- Every time the phone rings, go for a walk or do some wall-sits.
- Stand up once every 30 minutes and breathe deeply for 2 minutes while doing standing squats.
- Dance your way through household chores (it’s way more fun!).
- Convert your work station into a standing/active station.
- Make family time an active time.
- Anytime you have to wait for something, do squats or calf raises.
- Every time you have to use the restroom, do five push-ups (after might be best!).
- Perform standing lunges while fueling up your car.
- Go for a brisk 10-minute walk after dinner.
Adopting a few small healthy habits has the potential to progress into more healthy patterns over time and gives you the opportunity to experience what reaching your goal might feel like. Doing something rather than nothing also provides a sense of accomplishment, which initiates positive self-talk and self-empowerment.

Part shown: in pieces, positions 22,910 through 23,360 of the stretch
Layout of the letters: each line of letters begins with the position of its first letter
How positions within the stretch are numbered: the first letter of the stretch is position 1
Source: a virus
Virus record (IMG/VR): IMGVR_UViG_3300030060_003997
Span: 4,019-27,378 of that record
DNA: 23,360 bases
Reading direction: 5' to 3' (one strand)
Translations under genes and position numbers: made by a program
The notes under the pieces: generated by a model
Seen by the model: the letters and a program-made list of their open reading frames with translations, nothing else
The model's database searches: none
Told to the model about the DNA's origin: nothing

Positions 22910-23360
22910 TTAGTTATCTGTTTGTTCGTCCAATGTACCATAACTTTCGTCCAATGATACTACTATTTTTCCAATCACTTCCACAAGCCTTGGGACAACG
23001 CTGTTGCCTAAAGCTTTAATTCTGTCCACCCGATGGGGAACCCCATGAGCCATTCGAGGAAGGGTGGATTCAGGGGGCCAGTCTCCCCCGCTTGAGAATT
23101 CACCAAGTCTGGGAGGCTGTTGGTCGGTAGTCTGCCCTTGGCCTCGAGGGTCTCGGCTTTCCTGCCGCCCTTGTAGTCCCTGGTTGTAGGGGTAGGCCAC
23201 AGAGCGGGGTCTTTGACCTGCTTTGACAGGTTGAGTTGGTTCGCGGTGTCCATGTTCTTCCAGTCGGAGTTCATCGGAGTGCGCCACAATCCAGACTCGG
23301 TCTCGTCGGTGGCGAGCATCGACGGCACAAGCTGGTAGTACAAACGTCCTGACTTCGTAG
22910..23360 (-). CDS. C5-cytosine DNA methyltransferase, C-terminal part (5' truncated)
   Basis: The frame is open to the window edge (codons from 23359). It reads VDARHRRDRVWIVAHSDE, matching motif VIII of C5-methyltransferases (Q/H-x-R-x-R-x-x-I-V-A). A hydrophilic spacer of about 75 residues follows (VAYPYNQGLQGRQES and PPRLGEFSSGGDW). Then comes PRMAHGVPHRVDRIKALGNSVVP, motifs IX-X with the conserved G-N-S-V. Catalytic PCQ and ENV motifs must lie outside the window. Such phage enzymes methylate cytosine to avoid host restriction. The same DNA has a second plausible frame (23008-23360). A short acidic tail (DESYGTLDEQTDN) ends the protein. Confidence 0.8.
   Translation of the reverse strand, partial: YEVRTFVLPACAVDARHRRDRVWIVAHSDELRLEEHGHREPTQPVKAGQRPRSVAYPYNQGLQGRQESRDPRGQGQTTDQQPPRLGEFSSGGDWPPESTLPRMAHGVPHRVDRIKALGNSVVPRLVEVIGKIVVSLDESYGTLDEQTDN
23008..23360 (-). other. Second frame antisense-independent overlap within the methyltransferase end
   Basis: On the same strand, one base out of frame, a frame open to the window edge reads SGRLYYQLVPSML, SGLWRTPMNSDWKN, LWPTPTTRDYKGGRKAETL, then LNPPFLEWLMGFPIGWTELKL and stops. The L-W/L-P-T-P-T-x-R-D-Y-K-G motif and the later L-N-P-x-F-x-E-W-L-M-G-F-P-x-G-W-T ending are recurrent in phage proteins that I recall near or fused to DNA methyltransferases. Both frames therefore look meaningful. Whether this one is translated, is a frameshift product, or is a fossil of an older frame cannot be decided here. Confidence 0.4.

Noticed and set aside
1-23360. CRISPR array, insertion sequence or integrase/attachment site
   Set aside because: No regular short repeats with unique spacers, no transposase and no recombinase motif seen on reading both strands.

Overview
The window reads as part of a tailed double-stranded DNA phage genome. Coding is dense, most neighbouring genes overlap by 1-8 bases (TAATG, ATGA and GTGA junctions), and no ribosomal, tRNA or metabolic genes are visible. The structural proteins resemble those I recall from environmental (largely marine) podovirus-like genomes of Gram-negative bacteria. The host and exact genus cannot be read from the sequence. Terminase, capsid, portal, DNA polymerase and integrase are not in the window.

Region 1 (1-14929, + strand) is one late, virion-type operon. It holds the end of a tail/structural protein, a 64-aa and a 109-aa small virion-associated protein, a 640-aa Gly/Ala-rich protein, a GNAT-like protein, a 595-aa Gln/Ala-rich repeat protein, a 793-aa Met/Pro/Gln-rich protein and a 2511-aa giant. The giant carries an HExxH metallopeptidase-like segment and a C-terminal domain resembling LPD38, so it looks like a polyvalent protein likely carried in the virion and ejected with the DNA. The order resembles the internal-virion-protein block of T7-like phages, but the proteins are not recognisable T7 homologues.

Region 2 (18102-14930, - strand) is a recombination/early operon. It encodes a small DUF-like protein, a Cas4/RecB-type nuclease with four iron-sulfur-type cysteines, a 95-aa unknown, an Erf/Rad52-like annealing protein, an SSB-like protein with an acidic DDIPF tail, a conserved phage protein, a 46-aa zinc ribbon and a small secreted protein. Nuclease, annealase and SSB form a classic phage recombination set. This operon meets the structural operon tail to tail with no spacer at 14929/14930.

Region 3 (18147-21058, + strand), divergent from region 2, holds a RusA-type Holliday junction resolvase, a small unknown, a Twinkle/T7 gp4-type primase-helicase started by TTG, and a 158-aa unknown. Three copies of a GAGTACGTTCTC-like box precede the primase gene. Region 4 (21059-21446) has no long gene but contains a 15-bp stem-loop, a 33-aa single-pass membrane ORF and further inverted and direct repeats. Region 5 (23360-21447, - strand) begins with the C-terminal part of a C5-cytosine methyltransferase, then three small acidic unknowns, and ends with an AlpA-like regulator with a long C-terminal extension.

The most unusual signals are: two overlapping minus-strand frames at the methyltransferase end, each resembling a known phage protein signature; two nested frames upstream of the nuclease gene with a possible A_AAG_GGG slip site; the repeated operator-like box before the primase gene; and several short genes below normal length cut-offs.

YOU NEVER AGE OUT OF HAPPINESS AND HEALTH (from Guest Writer, Jason Lewis. Jason is passionate about helping seniors stay healthy and injury-free. He created StrongWell to share his tips on senior fitness. His website is strongwell.org )
Happy, healthy seniors have one thing in common: they never give up on life. And thanks to modern medicine and advanced technology, seniors are aging healthier than ever.
Pay attention to your gut – You already know that you shouldn’t ignore your “gut” feelings. But new research suggests that your intestines have a bigger role in your health than previously thought. Researchers have found that the healthiest seniors are those with a diverse microbiota. Eating fermented foods, taking a probiotic supplement, and abstaining from antibiotics unless absolutely necessary, are all ways to improve gut health and the population of good bacteria in your gut’s microbiome.